Joshua 24:1-2a, 14-18
Today I want to reflect on the book of Joshua, from which our Old Testament reading comes.
Joshua was Moses’ assistant and then his successor as leader of the Israelites. Moses led the people out of Egypt, across the waters of the Red Sea and into the wilderness. Then it fell to Joshua, after Moses’ death, to lead them out, across the waters of the river Jordan, into the land of Canaan, where they were to settle and become a nation.
So there is a parallel between Moses and Joshua: both lead their people through waters which are parted for them, into a new life, a new world.
Both also have an epiphany at the start of their journey. God speaks to Moses through the burning bush, and Moses removes his sandals. Joshua also sees a vision: He sees a man before him, with a drawn sword in his hand, who announces he is “commander of the army of the Lord.” And Joshua also removes his sandals.
The two parallel visions offer us a reflection on two different vocations. Whereas Moses leads the people away from the violence of the Egyptian army, Joshua leads his people into conflict. They cross the Jordan in full view of the city of Jericho and prepared for battle: the objective of their crossing is to take the city by force.
So we come to the theme of violence in Joshua. For the book tells the story of a conquest, a series of battles and sieges through which the Israelites take over a land which God has promised them but which is until that point populated by others.
And the manner of their conquest is brutal. Joshua instructs his forces not only to conquer, but to kill every man, woman, child and animal, and destroy every sign of human habitation – to lay waste to what was there before. This is presented as God’s express command.
Not an easy book, Joshua! It is perhaps for this reason that it features rarely in our Sunday readings, and then none of the more violent parts.
But should we not, at least initially, try and understand it on its own terms? The book probably came together several hundred years after the events it describes. As a story of the formation of the Jewish nation, it is painted in black and white whereas the reality was likely more grey, a more gradual emergence of 12 tribes becoming one nation.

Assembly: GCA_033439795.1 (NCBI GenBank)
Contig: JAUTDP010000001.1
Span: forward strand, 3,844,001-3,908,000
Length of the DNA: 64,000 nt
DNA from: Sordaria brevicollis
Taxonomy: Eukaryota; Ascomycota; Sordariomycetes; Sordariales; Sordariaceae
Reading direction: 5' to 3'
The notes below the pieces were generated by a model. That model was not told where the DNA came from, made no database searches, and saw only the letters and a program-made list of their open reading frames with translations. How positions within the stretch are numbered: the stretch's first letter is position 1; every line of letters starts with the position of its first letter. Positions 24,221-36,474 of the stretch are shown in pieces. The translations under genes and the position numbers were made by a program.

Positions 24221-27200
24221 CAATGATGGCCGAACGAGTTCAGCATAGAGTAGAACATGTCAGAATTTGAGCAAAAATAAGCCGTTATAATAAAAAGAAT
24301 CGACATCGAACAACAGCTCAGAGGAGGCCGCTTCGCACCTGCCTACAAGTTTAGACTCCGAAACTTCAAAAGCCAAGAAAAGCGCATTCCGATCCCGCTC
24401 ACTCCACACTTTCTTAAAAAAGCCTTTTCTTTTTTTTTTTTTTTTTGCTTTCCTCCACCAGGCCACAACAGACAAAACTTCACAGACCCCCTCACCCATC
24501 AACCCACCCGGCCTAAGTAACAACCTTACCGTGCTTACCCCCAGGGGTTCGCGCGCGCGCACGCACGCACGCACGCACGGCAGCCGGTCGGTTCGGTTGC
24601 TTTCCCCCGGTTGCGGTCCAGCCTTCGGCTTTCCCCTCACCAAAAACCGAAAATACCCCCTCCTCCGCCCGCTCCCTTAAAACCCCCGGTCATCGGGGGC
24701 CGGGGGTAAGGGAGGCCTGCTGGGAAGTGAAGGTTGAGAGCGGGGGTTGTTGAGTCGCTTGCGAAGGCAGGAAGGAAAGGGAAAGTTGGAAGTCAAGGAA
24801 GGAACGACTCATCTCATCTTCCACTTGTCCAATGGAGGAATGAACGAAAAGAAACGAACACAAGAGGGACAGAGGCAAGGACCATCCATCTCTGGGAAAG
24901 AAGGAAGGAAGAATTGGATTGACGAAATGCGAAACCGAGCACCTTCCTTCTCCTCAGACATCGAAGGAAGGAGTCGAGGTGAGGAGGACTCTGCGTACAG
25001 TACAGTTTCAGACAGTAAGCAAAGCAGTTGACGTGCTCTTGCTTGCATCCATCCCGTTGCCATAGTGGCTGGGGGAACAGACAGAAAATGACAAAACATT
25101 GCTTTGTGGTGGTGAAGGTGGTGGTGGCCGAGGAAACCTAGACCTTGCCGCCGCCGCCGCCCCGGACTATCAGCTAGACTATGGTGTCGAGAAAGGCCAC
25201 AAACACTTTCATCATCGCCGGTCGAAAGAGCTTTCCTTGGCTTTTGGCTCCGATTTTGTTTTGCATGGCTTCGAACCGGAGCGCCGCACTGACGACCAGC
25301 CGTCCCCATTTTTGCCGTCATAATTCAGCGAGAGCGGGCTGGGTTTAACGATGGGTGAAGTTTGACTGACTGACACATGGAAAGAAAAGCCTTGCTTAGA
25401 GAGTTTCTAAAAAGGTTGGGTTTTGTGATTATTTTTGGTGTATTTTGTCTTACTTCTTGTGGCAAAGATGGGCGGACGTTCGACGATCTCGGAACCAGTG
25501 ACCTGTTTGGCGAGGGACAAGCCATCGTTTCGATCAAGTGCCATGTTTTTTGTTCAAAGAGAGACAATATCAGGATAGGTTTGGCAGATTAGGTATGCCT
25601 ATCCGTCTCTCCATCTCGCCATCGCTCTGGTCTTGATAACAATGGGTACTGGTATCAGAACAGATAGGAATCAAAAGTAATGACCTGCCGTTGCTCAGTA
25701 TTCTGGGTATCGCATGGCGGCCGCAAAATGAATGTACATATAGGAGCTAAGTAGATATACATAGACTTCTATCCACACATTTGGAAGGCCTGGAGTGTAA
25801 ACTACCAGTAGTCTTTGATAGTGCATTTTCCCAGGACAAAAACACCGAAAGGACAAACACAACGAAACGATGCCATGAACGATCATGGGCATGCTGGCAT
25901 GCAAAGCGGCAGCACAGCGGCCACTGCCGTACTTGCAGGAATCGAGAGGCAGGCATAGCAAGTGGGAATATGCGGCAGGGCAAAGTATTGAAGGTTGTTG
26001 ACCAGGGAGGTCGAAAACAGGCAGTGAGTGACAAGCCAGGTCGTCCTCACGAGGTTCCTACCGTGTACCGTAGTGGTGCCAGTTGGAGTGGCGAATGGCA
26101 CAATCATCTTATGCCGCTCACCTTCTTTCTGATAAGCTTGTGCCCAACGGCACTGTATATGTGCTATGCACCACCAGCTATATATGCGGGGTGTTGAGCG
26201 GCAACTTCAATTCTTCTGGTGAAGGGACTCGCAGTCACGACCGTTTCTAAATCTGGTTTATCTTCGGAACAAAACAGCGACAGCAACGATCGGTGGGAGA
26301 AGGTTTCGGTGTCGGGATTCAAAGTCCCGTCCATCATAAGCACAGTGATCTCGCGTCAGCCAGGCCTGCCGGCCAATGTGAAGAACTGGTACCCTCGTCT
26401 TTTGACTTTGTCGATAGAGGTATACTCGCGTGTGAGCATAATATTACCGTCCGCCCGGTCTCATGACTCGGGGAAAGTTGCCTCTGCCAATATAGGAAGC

The book’s main purpose it seems is to emphasise two truths about Jewish identity. First, that what they have, in terms of place and ancestry, was given to them by God, achieved wholly through his initiative, not theirs. And second, that if they wish to continue under his freely-given protection, they must remain faithful to their God only and obey the laws he gave to Moses.
If that is the structure, the skeleton of the book, then it is still the case that what is draped over it are stories of terrible brutality – genocide, no less.
And yet we can also see in the narrative a faint scepticism, a careful chronicling which exposes what was done and the justification given. The story says “This is not human violence, God commanded it, so it is sacred!” And the writer lets this record stand, for posterity to weigh.
Perhaps we can see Joshua in the wider context of the dialogue in the Hebrew scriptures about power, between the rulers and the prophets, those who wield secular power but are corrupted by it, and those who hold them to account and call the people back to God.
For all that we respect this book in its own time, we cannot help but relate it to life today.
And there is a bitter irony, that we should be discussing Joshua in the midst of the conquest, or re-conquest, of Afghanistan by a group motivated by religion, who I imagine believe that God has given them back the land.
So I reflect on how religion and political violence have been intertwined throughout human history, just as much in Christianity as in other faiths. The stories in the book of Joshua make up some of the early pages of a long history, reaching through every century to the present day, a gallery of violent stories from which the next generation inevitably draw inspiration. We cannot look at the Taliban and say, “we have never done anything like that!” We are complicit.
And yet we can look forward from Joshua to another parallel, which is to Jesus, whose name in Hebrew, Yeshua, is derived from Joshua.
Jesus also has an epiphany, at the start of his ministry. Moses saw flames, Joshua a man with a sword: Jesus saw a dove.
Unlike his earlier namesake, Jesus carried no weapon and commanded no army. He chose a different path. But more than that, in his crucifixion and his resurrection, somehow we find the way of violence is both exposed and emptied of its ultimate power.
As Christians we see a continuity but also an evolution from Joshua to Jesus. As Brother Roger of Taize put it, “from being all powerful, God becomes all loving.”
So we pray today for the people of Afghanistan, and all those in that troubled region of the world who face hardship, suffering and a coercion which denies their full humanity.
And we ask God to bring peace, to the people, in the hearts of the fighters, and in our own.
Richard Young (Rector)